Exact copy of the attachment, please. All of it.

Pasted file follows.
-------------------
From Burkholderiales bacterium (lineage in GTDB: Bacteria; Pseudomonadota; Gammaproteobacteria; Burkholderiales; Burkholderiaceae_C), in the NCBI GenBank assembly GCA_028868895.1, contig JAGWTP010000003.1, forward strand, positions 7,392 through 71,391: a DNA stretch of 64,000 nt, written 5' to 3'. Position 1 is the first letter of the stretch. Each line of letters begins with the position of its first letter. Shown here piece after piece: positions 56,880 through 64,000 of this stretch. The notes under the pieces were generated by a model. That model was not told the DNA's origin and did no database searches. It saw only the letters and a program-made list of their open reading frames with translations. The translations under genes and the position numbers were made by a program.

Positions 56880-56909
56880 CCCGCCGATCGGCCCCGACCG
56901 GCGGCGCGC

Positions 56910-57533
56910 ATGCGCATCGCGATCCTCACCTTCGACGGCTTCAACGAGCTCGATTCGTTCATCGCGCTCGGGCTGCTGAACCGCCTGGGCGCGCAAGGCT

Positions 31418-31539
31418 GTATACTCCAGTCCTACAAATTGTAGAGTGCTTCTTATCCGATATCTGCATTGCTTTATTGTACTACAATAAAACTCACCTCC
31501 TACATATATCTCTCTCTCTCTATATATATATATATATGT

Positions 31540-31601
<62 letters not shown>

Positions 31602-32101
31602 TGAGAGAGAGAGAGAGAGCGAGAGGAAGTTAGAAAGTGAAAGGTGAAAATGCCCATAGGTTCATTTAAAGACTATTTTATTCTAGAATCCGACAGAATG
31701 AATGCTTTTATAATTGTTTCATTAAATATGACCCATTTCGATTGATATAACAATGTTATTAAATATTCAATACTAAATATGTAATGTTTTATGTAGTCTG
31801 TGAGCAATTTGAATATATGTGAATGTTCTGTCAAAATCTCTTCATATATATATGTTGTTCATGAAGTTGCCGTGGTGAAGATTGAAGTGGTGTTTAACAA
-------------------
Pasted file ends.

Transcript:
From Burkholderiales bacterium (lineage in GTDB: Bacteria; Pseudomonadota; Gammaproteobacteria; Burkholderiales; Burkholderiaceae_C), in the NCBI GenBank assembly GCA_028868895.1, contig JAGWTP010000003.1, forward strand, positions 7,392 through 71,391: a DNA stretch of 64,000 nt, written 5' to 3'. Position 1 is the first letter of the stretch. Each line of letters begins with the position of its first letter. Shown here piece after piece: positions 56,880 through 64,000 of this stretch. The notes under the pieces were generated by a model. That model was not told the DNA's origin and did no database searches. It saw only the letters and a program-made list of their open reading frames with translations. The translations under genes and the position numbers were made by a program.

Positions 56880-56909
56880 CCCGCCGATCGGCCCCGACCG
56901 GCGGCGCGC

Positions 56910-57533
56910 ATGCGCATCGCGATCCTCACCTTCGACGGCTTCAACGAGCTCGATTCGTTCATCGCGCTCGGGCTGCTGAACCGCCTGGGCGCGCAAGGCT

Positions 31418-31539
31418 GTATACTCCAGTCCTACAAATTGTAGAGTGCTTCTTATCCGATATCTGCATTGCTTTATTGTACTACAATAAAACTCACCTCC
31501 TACATATATCTCTCTCTCTCTATATATATATATATATGT

Positions 31540-31601
<62 letters not shown>

Positions 31602-32101
31602 TGAGAGAGAGAGAGAGAGCGAGAGGAAGTTAGAAAGTGAAAGGTGAAAATGCCCATAGGTTCATTTAAAGACTATTTTATTCTAGAATCCGACAGAATG
31701 AATGCTTTTATAATTGTTTCATTAAATATGACCCATTTCGATTGATATAACAATGTTATTAAATATTCAATACTAAATATGTAATGTTTTATGTAGTCTG
31801 TGAGCAATTTGAATATATGTGAATGTTCTGTCAAAATCTCTTCATATATATATGTTGTTCATGAAGTTGCCGTGGTGAAGATTGAAGTGGTGTTTAACAA